In General: I'd drop the DRP.

 

Boy Scouts: I'd make the advancement process more routinely rigorous, less of a potential rubber stamp. I'd allow troops to include the SPL, ASPL, or PL in a portion of the BOR - not to give them a veto, but to include them in a discussion of scout skill and scout spirit. They will have a better sense of how a scout is doing than some committee members, who might not ever camp or even attend weekly troop meetings.

 

Cubs: I'd require some sort of pack-level training to include all parents, or as many as possible, whether they're leaders or not. I'd do this on an annual or biannual basis. Have a roving district training team to deliver it to each pack. Too many parents in the cub program have no idea how the program works because no one tells them (leaders never went to training and are "winging it"), and the results are predictable: we lose a lot of cub scouts. Those who stick around typically don't find out about the many support services and programs that the district provides until they've struggled to re-invent the wheel on their own for a year or more.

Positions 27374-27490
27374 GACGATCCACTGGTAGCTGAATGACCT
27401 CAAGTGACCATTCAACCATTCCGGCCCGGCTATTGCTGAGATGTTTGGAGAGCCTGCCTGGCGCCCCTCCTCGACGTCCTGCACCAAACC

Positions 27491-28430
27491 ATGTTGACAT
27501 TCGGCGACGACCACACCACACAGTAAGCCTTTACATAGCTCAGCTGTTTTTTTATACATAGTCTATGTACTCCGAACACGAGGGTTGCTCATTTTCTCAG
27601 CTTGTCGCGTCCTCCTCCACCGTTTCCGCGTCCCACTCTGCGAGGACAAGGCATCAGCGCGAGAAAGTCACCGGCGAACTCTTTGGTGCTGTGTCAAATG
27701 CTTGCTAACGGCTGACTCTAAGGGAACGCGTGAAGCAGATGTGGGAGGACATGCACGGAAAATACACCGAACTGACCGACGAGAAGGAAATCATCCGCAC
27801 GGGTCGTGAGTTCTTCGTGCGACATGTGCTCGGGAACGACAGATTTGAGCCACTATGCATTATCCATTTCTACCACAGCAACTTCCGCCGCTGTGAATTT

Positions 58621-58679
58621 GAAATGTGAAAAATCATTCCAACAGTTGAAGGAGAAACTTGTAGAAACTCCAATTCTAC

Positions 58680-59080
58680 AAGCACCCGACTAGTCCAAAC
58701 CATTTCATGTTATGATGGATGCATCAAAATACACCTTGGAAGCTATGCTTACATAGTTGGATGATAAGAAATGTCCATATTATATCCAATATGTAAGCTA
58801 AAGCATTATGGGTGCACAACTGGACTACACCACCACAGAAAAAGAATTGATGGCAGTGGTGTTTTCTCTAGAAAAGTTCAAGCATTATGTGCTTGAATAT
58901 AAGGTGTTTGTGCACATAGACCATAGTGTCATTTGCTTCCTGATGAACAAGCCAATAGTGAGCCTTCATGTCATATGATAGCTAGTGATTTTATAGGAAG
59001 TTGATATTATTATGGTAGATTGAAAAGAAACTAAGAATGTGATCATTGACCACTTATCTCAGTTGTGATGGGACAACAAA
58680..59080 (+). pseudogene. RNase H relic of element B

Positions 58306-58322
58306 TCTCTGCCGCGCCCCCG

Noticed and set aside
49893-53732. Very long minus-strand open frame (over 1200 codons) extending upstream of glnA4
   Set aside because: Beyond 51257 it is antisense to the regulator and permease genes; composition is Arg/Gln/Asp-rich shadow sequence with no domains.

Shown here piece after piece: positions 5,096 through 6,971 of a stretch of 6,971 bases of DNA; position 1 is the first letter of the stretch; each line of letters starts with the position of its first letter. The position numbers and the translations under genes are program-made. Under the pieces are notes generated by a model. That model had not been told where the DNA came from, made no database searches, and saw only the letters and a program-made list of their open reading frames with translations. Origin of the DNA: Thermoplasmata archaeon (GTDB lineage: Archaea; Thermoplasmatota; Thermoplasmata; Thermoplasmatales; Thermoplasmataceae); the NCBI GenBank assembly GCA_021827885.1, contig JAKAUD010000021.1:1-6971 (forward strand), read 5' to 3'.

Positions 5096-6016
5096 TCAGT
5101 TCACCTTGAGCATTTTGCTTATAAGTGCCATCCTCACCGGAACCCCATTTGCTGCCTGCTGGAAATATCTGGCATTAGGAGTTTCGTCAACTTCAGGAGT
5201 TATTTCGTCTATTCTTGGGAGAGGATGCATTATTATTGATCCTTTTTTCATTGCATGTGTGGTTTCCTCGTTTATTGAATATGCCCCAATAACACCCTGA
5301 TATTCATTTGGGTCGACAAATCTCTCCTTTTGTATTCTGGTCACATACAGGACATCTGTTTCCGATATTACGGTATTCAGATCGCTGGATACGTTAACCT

Also many younger parents are having their first go-round with organizational behavior when their kid joins a pack, and it isn't always pretty. So do a "cub pack challenge" sort of training to teach them a) the program and b) team building/recruiting/how to work together. (Yes I know some of this is covered in pack committee training, but not all, and often not well, and usually only a couple times a year, removed from the pack setting, without non-leader parents present.)

 

This assumes that it would be a high quality training, and that it would be delivered effectively by people who are good trainers. That's probably a dangerous assumption. So maybe I'll add one more change: I'd wave my magic wand over district training teams everywhere and make them all competent!